Interview with Performance Maketing Insider Follow up

28 06 2012

Interviews are a lot like arguments in that you think of all the good stuff to say or things you should have said AFTER the interview is over. Such is the case with my interview with Murray Newlands for Performance Marketing Insider titled “Stop Drinking The Google Cool Aid”. While the headline grabs attention because who wants to say anything against Google for fear of retaliation by the giant, it does get viewers to at least take a look and for that I am grateful. The rest was on me and while I hammered one of the main points it was not as eloquent and pre-prepared as I had hoped. My broadcasting background failed me there./p>

There are some points that I had hoped to make that unfortunately when the “camera” went on I went blank or forgot to segue way into. 

Yes, I do believe marketers rely too heavily on AdSense, but also AdWords and Bing as well. A well rounded campaign should first consider the goal then look at what is available. Most advertisers and affiliates will spend 30-40% more than they need to because they think Google, Yahoo, Bing are the only outlets to get traffic that is keyword specific and completely focussed. That is Myth #1, when actually all search traffic is keyword based and most networks have relevant traffic to go with those keywords. Consider if you are branding the number of eyes you will reach with those channels. If you are looking for a wide birth it is certainly a good idea to choose a number of channels to run your ads on and have them run on. Social media channels, tier two and three ad networks and e-mail and other outlets offer a wider variety of audience and may often times be less expensive. The traffic should be filtered and know offenders blacklists should be in place to make sure the traffic you get is adequately controlled and of good quality so the only difference is the cost of the click on a CPC basis.

Next is the data that advertisers and affiliates use as the industry standard. If I sold cars for instance and my brand was DeLorean (I had to bring them back) do you think I would want you to see the data showing Hummers are more fuel efficient? Most likely I would skew the data to show how the car I sell has better numbers than the Hummer on every front and bury fuel efficiency date somewhere that made it seem unimportant. Or I would inflate and unimportant number to make it seem important so that it shed a better light on my numbers. You get the idea. Data might as well be Play-Doh, as it can be molded to take any shape the supplier wants it to……now look at your analytics. Have you ever called the advertisers they supply or the traffic partners to confirm the data with their side? Many times we find it doesn’t match and then demand they make it match. What if……the data is wrong or manipulated? I have spoken to several in this industry who have asked the questions of their partners and the advertisers supplied and found just that. The numbers were massaged to earn one side or the other more money (remember there are three sides, advertiser, publisher and ad supplier) When you look at the triangle and notice the ad supplier and analytics supplier are both the same you can see how unevenly weighted the triangle is.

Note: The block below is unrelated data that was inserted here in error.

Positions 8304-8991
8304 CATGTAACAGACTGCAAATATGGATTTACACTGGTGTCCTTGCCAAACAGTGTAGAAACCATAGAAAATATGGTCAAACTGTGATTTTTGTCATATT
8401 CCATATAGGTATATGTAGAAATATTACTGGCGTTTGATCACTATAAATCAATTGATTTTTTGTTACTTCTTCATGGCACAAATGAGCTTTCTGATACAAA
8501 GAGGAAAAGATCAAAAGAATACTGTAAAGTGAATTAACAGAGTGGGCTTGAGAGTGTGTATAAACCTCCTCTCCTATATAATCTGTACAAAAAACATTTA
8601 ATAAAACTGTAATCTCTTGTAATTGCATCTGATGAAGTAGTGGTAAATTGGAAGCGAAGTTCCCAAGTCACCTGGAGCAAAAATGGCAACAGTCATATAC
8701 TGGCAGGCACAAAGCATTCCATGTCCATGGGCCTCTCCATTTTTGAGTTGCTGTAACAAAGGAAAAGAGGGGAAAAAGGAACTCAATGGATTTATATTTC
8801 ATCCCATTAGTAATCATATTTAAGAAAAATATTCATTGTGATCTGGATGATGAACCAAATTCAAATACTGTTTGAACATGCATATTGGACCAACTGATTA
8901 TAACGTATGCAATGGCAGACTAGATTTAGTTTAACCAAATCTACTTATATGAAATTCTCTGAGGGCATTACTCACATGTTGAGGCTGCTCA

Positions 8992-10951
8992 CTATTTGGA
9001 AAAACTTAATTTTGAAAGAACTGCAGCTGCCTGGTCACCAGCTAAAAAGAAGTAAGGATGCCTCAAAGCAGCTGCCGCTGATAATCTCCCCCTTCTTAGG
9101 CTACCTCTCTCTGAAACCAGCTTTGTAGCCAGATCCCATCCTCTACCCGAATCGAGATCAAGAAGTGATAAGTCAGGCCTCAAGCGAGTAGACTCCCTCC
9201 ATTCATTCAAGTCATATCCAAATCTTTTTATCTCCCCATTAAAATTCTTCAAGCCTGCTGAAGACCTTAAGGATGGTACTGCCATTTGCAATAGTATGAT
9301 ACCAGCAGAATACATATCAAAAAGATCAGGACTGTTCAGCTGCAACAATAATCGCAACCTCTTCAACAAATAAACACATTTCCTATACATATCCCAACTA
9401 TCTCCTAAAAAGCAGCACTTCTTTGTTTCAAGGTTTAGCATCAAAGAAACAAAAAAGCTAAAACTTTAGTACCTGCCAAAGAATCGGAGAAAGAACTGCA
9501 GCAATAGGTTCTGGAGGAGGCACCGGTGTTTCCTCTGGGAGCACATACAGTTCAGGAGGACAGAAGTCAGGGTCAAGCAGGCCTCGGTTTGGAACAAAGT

Last I would remind affiliates you have rights. When you ask the questions and find that maybe your traffic was better converting than you were told or of better quality and the advertisers didn’t really have any complaints get it in “writing”. It is easier to fight chargebacks when you have in writing the fact that the advertisers themselves had no issue with the traffic. No matter how big this is difficult for networks to deny. It’s your money and your living so you should be in control if you earned it.

We need to start looking outside the box again and get over being lazy. The truth is out there.Image

 

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